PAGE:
NCPD News

Fall 2011 Webinars

 Click below for a flyer on our upcoming webinars.

Registration available August 1, 2011.

 

 

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Easter Greetings and Blessings!

In this holy season, NCPD offers a wealth of resources for ongoing faith formation for persons with disabilities. 

Click below for resources on:

 
USCCB’s Guidelines for the Celebrating the Sacraments for Persons with Disabilities Link
NCPD Board Statement on the Provision of Catechetical and Academic Instruction to Catholics with Disabilities Link
Catechesis for students with disabilities Link
Catholics with Autism Link
Deaf and persons who are hard of hearing Link

To new Catholics with disabilities, your Church welcomes you and values your spiritual gifts which are a necessary part of the Body of Christ!

 

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April Edition of Bioethics and Public Policy Report Available

More timely information available in this month's edition on;

The National Scene: 

The State of Conscience/Religious Liberty:

The State of Marriage:

State by State:

 

 

 

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ATF Survey in Spanish

The Spanish Autism Survey Now Available;
Closes on March 31, 2011.

January 31, 2011, the National Catholic Partnership on Disability’s Autism Task Force completed a survey in English of U.S. dioceses and parishes to gather data on the state of ministry with people having Autism Spectrum Disorders and their families. We are now able to offer this survey in Spanish to reach those in the Hispanic community who are not English speaking.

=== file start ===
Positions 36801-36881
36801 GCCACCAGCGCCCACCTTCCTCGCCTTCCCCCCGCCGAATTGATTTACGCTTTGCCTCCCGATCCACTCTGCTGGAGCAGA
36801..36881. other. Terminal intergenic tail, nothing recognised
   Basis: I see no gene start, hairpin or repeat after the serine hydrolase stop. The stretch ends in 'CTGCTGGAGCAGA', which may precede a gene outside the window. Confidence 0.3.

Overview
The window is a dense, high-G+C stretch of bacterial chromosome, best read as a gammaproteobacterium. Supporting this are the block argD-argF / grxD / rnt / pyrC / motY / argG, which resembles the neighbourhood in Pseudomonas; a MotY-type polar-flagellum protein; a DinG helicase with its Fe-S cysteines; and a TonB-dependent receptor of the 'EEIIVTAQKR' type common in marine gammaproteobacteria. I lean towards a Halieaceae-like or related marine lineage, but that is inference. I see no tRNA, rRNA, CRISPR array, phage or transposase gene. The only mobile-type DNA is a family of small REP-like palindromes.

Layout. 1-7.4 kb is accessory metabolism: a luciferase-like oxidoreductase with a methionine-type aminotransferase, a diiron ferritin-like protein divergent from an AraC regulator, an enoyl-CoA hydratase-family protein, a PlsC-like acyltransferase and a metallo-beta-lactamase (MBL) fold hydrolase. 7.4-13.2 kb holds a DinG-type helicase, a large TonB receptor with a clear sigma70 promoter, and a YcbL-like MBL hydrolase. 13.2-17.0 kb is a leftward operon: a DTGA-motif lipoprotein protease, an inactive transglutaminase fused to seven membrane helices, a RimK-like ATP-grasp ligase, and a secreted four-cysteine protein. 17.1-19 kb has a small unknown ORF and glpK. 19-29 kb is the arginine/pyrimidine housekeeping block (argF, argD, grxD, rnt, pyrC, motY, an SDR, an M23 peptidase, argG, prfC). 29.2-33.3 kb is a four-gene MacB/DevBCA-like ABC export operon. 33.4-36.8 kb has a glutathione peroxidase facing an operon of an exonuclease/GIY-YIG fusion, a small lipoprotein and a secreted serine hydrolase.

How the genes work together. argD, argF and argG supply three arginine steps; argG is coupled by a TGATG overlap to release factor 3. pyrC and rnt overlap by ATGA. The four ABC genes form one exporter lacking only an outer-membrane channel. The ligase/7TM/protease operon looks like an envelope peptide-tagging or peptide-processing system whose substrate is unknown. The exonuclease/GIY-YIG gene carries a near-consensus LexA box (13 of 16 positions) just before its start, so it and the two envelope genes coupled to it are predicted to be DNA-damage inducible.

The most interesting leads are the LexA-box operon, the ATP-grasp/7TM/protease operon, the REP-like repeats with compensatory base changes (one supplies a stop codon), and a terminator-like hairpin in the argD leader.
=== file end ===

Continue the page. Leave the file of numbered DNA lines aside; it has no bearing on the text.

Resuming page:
Click the button to access an invitation letter in English and Spanish with a link to the Spanish, on-line survey.

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Statement from National Catholic Bioethics Center

NCBC Expresses Disappointment Regarding Revision of Federal Conscience Protections

Marie T. Hilliard, RN, PhD, JCL
Director of Bioethics and Public Policy

February 22, 2011. The National Catholic Bioethics Center, while applauding the federal government's stated commitment to reinforce compliance with federal conscience protection laws, is gravely disappointed by the restriction of the scope of such protection from the original language, now limiting the protections only to abortion and sterilization procedures.

The intent of the Provider Conscience Rule was to reinforce and reaffirm existing federal laws, which prohibit recipients of certain federal funds from coercing individuals in the health care field into participating in actions they find religiously or morally objectionable. Such protection from discrimination ensures a vibrant pluralism in the delivery of health care. Not protecting consciences implicitly endorses a monolithic view of health care delivery in a setting where there is legitimate moral disagreement. By ensuring that consciences are protected, the federal government will help to assure that the people of the United States continue to receive care from a reasonable, thinking, caring and conscience-driven health care force.

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Autism Awareness Month

NCPD Autism Task Force Encourages Parishes To Observe April as Autism Awareness Month

For decades April has been observed as Autism Awareness Month. The NCPD Autism Task Force has prepared resources for parishes to build awareness about autism spectrum disorder (ASD), including prayers of the faithful and bulletin articles.   Click below to view these and other resources prepared to help parishes serve the needs of parishioners with ASD and their families.